30 March 2006

A Little Bit Faster Now

The DSL link was upgraded from 1.5Mb/s down and 256kb/s up to 3Mb/s and 512kb/s respectively this morning. Which reminds me that getting the most out of the link requires some work. Daniel Hartmeier has a nice write-up on prioritizing ACKs which is good idea on PPPoE links so that you can upload and download simultaneously without killing your throughput one way or the other.

PPPoE especially seems to have issues with empty ACKs getting caught in buffers and having to wait 1 second or more to be fed through and out. The following user PPP setting in FreeBSD is of particular interest.

set ifqueue packets

Set the maximum number of packets that ppp will read from the
tunnel interface while data cannot be sent to any of the available links. This queue limit is necessary to flow control outgoing data as the tunnel interface is likely to be far faster than
the combined links available to ppp.

If packets is set to a value less than the number of links, ppp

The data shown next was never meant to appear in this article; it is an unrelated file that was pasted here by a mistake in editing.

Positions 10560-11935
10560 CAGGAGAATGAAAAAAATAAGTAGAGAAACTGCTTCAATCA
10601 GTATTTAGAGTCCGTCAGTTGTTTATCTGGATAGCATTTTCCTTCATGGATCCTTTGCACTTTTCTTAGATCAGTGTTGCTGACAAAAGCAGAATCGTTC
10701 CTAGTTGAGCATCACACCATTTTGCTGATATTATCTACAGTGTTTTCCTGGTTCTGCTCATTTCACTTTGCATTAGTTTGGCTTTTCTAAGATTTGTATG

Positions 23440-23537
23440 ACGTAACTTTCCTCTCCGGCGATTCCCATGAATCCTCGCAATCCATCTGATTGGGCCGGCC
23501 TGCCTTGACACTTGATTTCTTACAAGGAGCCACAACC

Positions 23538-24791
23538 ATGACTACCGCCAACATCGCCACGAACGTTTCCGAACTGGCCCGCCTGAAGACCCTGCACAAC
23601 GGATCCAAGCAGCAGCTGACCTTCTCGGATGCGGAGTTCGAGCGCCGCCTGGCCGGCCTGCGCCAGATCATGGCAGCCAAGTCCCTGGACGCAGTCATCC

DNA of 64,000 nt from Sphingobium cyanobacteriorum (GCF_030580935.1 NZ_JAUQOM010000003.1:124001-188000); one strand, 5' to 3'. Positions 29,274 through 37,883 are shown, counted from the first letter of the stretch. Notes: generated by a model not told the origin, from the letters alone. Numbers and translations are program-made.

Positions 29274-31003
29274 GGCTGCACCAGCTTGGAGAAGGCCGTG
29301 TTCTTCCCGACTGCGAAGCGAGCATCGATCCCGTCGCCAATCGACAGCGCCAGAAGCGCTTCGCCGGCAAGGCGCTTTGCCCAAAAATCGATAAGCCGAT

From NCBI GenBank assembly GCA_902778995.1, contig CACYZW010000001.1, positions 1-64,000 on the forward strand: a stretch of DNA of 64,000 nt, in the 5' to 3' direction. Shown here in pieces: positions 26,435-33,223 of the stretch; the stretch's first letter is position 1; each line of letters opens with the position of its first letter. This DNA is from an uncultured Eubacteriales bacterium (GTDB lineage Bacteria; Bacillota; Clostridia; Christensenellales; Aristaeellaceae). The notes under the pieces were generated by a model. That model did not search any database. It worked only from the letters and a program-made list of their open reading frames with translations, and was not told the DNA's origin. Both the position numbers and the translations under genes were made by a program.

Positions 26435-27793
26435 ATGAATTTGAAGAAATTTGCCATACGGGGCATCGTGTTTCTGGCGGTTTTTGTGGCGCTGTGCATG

will read up to that value regardless. This prevents any possible latency problems.

The default value for packets is “30”.

If we’re uploading a lot of data, those 30 default packets will tend to be the maximum MTU size (generally 1492 for PPPoE). That’s 44KBytes of data waiting around to be transmitted, or 358kbits. If the link is only pushing 256kbits each second, new items in the queue have to wait nearly a second and a half to get out. If your TCP ACKs for downloads start getting delayed by that long, the throughput on that connection is going to suffer and VoIP or gaming is simply out of the question.

With faster links, this default is somewhat less problematic. Our new 512kb/s link still has a buffer of 700ms or so. Still more than enough to confuse the heck out of the in-flight packet management in TCP when that buffer wait starts fluctuating wildly.

I suspect if ifqueue was set very small and some sort of weighted fair queuing was used to manage its input, that total performance would be better. And it would avoid having to guess the optimal upstream bandwidth the way you do with the suggested approach with pf.

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